Death and taxes

An excellent report from Christian Aid Ireland has just been published. It paints a graphic and disturbing picture of the global economic system and the devastating impact of policies sustained by transnational corporations (TNC) and the governments that serve them. Have any of the US Presidential candidates even mentioned issues such as this?

The report, Death and taxes: the true toll of tax dodging, shows how the global taxation system allows the world’s richest to avoid social responsibilities while continuing to under-develop much of the world. This system costs poor nations far more than they receive in all the governmental and private aid. It’s essentially a relentless mechanism for taking money from the poor to give to the rich.

As the report says,

This is in part to do with super-rich individuals. It is also to do with governments, including the UK government, who have let this situation develop and persist. But it is mostly about the world’s transnational corporations wielding their enormous power to avoid the attentions of the tax man – with devastating results.

The situation is stark and urgent. We predict that illegal, trade-related tax evasion alone will be responsible for some 5.6 million deaths of young children in the developing world between 2000 and 2015. That is almost 1,000 a day. Half are already dead.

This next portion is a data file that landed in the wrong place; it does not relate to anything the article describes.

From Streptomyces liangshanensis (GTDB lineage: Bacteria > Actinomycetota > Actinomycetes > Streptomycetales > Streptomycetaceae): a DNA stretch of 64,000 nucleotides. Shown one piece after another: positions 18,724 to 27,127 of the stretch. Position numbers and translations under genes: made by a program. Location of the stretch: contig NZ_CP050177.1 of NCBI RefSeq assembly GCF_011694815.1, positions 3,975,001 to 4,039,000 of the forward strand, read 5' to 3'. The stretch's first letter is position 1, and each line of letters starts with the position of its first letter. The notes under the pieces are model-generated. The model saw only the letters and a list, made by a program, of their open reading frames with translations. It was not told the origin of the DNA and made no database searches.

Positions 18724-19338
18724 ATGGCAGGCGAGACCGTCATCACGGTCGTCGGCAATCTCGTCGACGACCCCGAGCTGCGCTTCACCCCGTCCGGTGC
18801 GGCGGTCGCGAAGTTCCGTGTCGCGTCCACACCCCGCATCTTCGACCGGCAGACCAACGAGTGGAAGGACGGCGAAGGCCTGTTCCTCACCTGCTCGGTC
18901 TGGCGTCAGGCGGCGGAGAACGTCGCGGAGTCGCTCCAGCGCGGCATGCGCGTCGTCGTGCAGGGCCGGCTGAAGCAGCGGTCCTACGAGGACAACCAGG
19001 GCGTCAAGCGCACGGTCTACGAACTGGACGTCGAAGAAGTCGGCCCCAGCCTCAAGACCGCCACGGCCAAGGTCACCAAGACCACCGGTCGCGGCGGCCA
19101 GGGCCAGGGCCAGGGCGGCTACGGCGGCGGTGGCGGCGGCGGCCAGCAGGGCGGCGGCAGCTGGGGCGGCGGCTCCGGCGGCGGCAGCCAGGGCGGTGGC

Corporations “avoid…the tax man” in various ways, including setting up legal schemes for tax-avoidance and demanding tax concessions and low royalty rates on output. They also use false accounting, such as fake invoices, mispriced transfer of goods, services, and finances, and illicit transfers of cash.

Research by Raymond Baker, a senior fellow at the US Center for International Policy, says that 7 per cent of global trade involves the illicit movement of capital between countries by TNCs and other business entities. Transfers of goods and services within a TNC are mispriced to take advantage of differing tax rates and to minimise profits where they are high. Accomplices in unrelated companies issue false invoices to disguise the profits made in a transaction and reduce the tax liability. Baker says:

For the first time in the 200-year run of the free-market system, we have built and expanded an entire integrated global financial structure the basic purpose of which is to shift money from poor to rich. [It is] the ugliest chapter in global economic affairs since slavery.

The Death and Taxes report provides much more detail on the real, immediate, and personal impact of what may seem to be an obscure or esoteric issue. It also offers recommendations for what can be done about it. The data and analysis support the efforts of the Organisation for Economic Co-Operation and Development to regulate tax havens and end the secrecy. They also show the urgent need for an international accounting standard that requires companies to reveal country-by-country accounting.

Aid from organizations such as Christian Aid Ireland is vital in today’s world. But the bottom line on the accounting here is that if wealthy nations abandoned all their aid programs they would be more decent partners in the world than they are now, if they simply acted honestly and fairly with others.

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